Unions at Iarnród Éireann have warned that strike action is now inevitable unless management tables a credible pay offer for staff.
Arriving for talks at the Workplace Relations Commission, SIPTU Divisional Organiser Greg Ennis said that if no credible offer were tabled, today's negotiations will come to a shuddering halt - writes rte.ie.
He said there was already a clamour for a ballot for strike action among his union's 2,000 members, who were no longer prepared to subsidise the company to compensate for government underfunding.
He noted that staff in Luas and Dublin Bus had secured increases of around 3.75% per year and that Iarnród Éireann personnel needed to get at least that.
He also noted that staff had not had an increase for almost 10 years, despite delivering savings up of up to €36 million.
Mr Ellis said today was the day for the Minister for Transport and his department to decide if they wanted conflict or resolution.
He said that up to 2013 the CIE companies had lost 41% of their subvention and had never recovered from that.
He said it was now inevitable that unless something happened today, there would be a strike at Iarnród Éireann - so the unions’ argument was ultimately with the Government and its policy regarding funding of the national transport service.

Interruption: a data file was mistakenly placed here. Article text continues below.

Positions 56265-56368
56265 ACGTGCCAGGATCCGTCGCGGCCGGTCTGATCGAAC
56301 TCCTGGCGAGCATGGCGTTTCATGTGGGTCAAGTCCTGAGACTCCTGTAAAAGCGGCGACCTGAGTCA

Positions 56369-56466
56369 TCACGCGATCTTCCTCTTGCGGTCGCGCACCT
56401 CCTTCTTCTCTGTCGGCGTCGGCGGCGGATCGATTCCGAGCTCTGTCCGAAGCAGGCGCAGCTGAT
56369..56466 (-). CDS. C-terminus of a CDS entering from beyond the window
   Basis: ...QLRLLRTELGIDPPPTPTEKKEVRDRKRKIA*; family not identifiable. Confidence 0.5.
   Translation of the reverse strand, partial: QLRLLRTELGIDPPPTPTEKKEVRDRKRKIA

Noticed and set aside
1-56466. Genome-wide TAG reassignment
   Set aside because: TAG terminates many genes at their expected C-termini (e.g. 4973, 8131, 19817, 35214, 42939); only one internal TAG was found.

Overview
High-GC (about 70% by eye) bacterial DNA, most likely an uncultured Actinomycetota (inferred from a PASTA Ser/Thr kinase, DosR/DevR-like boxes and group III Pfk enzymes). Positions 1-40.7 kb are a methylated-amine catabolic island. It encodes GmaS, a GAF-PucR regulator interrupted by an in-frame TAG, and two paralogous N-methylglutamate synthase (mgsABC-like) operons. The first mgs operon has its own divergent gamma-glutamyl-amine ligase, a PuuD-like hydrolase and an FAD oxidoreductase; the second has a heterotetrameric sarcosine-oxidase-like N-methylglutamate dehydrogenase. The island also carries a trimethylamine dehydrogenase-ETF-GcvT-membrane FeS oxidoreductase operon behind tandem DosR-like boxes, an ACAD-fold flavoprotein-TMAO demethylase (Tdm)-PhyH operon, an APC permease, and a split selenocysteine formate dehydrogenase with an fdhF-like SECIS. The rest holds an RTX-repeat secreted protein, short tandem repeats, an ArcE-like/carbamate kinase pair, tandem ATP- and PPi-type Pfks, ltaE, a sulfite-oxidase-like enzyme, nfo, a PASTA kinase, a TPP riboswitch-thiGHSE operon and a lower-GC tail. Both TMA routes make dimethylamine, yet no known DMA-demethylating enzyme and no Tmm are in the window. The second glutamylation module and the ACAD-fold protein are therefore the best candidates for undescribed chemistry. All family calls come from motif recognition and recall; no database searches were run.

National Bus and Rail Union General Secretary Dermot O'Leary accused Iarnród Éireann of prevaricating and obstructing staff in seeking a long overdue pay rise, adding that staff were "sick to the back teeth" of listening to the company preaching the poor mouth.
He said that with record passenger numbers, and pay rises across a buoyant economy, the company was in good health.
Mr O’Leary said that unless something dramatically changed at today’s talks, unions were heading to the picket lines in the next number of weeks, and that people across the country and those in large urban areas in particular would be severely discommoded.
However, Iarnród Éireann Director of Human Resources Ciaran Masterson warned that the company had to have regard to the fact that it is carrying accumulated debts of €160 million,and must be conscious that anything it does in relation to staff will affect that directly.
He said he believed that Iarnród Éireann as an organisation is changing and must continue to change, and that at today's negotiations they can put a shape and a framework around that change to meet the aspirations of staff and the general public.
Mr Masterson said he believed today's talks would give unions a credible option to consider.
Asked whether there was any prospect of a "no strings" pay rise without links to productivity, he said it had to be remembered that the company was operating in the context of a €160 million debt, adding that they would negotiate as appropriate.
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